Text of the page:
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Banker Acceptance & Open Account


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finance account banks business banker acceptance open account international financial management slide Factoring Forfeiting counter trade Definition example method of settling payment for trade transactions 2014

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Banker Acceptance & Open Account

  1. 1. Bankers Acceptance, Open Account & Factoring Forfeiting countertrade Aminuddin Hakim Bin Mohd Taib
  2. 2. Bankers Acceptance Definition – negotiable instrument or time draft drawn on and accepted by a bank. Before acceptance the draft is not an obligation of the bank it is merely an order by the drawer to the bank to pay a specified sum of money on a specific date to a named person or to the bearer of the draft. Upon acceptance the draft becomes liability of the bank, The company’s bank stamps the Note “Accepted” and charges the company a stamping fee
  3. 3. Bankers Acceptance Purpose • Orders to a bank by a customer to pay a given sum at a given date. •Backed by bank. . •Widely used in international commerce, business transaction, because the creditworthiness is supplied by a bank.
  4. 4. Bankers Acceptance Example
  5. 5. Open Account Definition • Also known as unsettled account/credit account •An account with a balance that has not been ascertained, that is kept open in anticipation of future transactions • An open account has no credit limit and you have to pay back the full amount at the end of each month. Your payment will vary depending on how much of a balance you run up each month. •Need recommendation to open.
  6. 6. • This is a method of settling payment for trade transactions. •The supplier ships required goods to the buyer who, after receiving and checking the related shipping documents, credits the supplier's account in their books with the invoice amount. •The account is then settled periodically, say monthly, by the buyer sending a bank draft, or arranging through their bank an airmail or telegraphic remittance in favour of the exporter.
  7. 7.  define as : A financing method in which a business owner sells accounts receivable at a discount to a third-party funding source to raise capital.
  8. 8.  assume a factor has agreed to purchase an invoice of RM 1 million from Clothing Manufacturers Inc., representing outstanding receivables from Behemoth Co. The factor may discount the invoice by say 4%, and will advance RM720,000 to Clothing Manufacturers Inc. The balance of RM240,000 will be forwarded by the factor to Clothing Manufacturers Inc. upon receipt of the RM1 million from Behemoth Co. The factor's fees and commissions from this factoring deal amount to RM40,000.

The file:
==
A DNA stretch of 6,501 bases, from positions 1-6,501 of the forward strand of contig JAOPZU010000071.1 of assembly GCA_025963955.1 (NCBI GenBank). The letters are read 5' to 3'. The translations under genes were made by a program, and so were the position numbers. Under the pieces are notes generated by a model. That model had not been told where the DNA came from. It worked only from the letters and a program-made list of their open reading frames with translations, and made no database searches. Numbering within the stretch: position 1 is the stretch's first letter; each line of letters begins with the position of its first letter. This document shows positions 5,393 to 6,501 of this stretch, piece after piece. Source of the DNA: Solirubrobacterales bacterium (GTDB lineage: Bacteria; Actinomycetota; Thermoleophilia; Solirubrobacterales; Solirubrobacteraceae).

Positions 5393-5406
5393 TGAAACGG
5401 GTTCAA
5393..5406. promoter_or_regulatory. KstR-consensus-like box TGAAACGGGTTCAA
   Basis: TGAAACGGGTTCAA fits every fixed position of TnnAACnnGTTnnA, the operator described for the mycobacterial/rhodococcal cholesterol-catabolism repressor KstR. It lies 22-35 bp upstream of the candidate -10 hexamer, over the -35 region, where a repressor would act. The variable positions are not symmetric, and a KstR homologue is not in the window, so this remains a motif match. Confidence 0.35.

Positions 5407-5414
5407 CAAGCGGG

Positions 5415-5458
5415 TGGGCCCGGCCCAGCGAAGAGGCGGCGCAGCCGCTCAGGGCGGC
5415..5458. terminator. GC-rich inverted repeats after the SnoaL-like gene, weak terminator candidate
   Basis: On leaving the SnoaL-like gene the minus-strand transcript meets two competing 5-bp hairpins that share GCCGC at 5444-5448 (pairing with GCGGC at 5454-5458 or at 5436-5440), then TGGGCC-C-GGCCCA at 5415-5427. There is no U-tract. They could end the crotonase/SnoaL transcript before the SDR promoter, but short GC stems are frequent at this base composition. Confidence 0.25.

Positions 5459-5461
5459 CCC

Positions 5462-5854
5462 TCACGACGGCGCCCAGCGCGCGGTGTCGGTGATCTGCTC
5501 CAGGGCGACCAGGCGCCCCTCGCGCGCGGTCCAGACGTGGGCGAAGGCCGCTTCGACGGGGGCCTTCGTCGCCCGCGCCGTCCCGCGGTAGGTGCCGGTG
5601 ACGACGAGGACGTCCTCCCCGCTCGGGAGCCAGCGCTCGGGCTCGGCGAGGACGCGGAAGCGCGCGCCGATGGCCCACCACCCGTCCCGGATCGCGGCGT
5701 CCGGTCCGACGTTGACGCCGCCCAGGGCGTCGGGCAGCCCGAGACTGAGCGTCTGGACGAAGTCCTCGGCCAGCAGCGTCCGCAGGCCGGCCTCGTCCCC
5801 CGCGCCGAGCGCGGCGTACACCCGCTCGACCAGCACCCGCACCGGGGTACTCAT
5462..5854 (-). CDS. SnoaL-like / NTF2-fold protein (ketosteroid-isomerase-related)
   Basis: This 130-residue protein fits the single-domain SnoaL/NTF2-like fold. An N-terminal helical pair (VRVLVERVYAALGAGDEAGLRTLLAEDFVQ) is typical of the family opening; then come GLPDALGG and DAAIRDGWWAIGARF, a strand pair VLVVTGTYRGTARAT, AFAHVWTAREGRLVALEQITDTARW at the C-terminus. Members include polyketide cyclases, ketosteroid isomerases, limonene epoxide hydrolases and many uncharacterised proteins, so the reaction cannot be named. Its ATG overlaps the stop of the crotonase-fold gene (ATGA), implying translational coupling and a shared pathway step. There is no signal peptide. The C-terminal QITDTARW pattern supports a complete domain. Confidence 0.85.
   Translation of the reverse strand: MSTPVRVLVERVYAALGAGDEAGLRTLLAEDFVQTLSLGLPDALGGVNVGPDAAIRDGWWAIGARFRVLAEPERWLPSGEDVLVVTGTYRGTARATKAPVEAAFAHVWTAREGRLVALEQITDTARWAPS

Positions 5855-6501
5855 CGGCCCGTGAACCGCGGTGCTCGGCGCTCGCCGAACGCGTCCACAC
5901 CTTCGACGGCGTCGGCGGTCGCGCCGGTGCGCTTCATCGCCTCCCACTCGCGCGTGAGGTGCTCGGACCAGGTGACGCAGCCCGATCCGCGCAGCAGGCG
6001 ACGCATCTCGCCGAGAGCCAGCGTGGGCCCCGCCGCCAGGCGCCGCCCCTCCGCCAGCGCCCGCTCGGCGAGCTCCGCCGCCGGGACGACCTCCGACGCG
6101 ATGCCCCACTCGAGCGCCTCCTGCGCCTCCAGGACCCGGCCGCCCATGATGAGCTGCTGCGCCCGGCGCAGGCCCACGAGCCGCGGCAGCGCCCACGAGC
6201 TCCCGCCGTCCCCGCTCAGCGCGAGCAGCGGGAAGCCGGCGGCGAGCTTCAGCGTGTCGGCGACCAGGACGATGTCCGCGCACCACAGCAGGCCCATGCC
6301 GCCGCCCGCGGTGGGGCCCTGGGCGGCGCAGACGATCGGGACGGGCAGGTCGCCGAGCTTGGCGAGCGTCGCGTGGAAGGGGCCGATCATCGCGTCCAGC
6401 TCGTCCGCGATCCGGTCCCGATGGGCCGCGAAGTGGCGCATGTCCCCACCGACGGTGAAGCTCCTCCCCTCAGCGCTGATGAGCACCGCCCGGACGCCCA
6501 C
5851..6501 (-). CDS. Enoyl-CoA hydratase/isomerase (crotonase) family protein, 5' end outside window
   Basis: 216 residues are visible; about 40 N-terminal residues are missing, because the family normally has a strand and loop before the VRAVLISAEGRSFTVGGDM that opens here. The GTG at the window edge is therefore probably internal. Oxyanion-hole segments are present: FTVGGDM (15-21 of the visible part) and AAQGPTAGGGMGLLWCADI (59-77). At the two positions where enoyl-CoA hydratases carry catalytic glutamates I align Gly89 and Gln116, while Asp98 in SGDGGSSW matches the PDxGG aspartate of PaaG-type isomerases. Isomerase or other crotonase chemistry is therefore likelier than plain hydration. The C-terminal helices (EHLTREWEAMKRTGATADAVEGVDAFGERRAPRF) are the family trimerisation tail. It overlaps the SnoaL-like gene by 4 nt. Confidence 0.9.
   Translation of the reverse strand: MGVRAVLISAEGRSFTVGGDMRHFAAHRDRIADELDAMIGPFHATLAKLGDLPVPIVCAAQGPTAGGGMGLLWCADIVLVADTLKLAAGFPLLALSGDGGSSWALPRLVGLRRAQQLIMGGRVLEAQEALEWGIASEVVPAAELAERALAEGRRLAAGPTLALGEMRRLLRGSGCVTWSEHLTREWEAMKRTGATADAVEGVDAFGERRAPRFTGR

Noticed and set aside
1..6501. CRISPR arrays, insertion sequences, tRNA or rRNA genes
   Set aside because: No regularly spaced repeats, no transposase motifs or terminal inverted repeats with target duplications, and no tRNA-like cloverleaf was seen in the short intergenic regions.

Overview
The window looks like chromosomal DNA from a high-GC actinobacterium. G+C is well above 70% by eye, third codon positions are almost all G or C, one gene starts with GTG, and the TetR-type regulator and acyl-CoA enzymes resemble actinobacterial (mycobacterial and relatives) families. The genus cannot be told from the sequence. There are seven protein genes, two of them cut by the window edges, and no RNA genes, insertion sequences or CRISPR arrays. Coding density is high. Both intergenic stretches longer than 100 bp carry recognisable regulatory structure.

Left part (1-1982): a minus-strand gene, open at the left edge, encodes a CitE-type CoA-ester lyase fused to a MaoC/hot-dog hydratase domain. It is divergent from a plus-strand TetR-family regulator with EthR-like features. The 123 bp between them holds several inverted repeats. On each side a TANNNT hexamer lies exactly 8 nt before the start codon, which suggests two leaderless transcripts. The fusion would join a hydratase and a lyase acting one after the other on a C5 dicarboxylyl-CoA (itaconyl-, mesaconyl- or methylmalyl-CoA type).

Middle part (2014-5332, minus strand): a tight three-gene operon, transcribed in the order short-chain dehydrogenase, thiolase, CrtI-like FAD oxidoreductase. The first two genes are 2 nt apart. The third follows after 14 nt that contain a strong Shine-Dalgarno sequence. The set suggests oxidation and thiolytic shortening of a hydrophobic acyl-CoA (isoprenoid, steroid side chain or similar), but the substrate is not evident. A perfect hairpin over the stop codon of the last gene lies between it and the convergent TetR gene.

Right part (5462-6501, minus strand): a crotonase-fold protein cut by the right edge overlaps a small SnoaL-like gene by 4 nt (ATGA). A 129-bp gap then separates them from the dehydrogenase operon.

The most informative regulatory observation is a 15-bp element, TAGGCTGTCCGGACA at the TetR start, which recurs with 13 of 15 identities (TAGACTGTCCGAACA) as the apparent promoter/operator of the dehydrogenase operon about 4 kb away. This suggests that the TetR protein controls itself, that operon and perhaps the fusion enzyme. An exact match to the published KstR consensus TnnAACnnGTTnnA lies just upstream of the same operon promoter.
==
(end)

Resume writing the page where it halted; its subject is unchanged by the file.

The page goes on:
9. 9.    To obtain cash. Made money available for investment in the firm’s growth. Improved cash flow : Receivables become current cash in flow and its is beneficial to the exporters to improve financial status and liquidation ability so as to heighten further the funds raising capability.
  10. 10.   defined as the purchasing of an exporter’s receivables at a discount price by paying cash. By buying these receivables, the forfeiter frees the exporter from credit and the risk of not receiving the payment from the importer. In forfaiting, receivables are normally guaranteed by the importer’s bank, allowing the exporter to take the transaction off the balance sheet to enhance its key financial ratios. Forfeiting typically requires a bank guarantee for the foreign buyer.
  11. 11.  Counter trade is an import / export relationship between nations or large companies in which good and/or services are exchanged for goods and services instead of money. There are 3 types of countertrade : I. Barter. II. Counter-purchase. III.Buyback. 
  12. 12. Barter. -It is the exchange of goods and services for goods and services without any use of money. For example, Malaysia might swap palm oil for steel from another country, say Germany. Counter-purchase. - In this, a foreign company, or country, trades with a nation with the promise that in the future they will make purchase of a specific product from the nation. A recent example of this is the on going trade between Congo and China where infrastructure is being traded for a supply of metals.
  13. 13. Buyback. - A buyback arrangement involves the repayment of the original price through the sale of a related product. For example, Malaysia producer of palm oil sells palm oil in return to buy the products made using the palm oil bought from the explorer.
  14. 14. 1. Money. 2. Competitive advantage. 3. Balance of trade.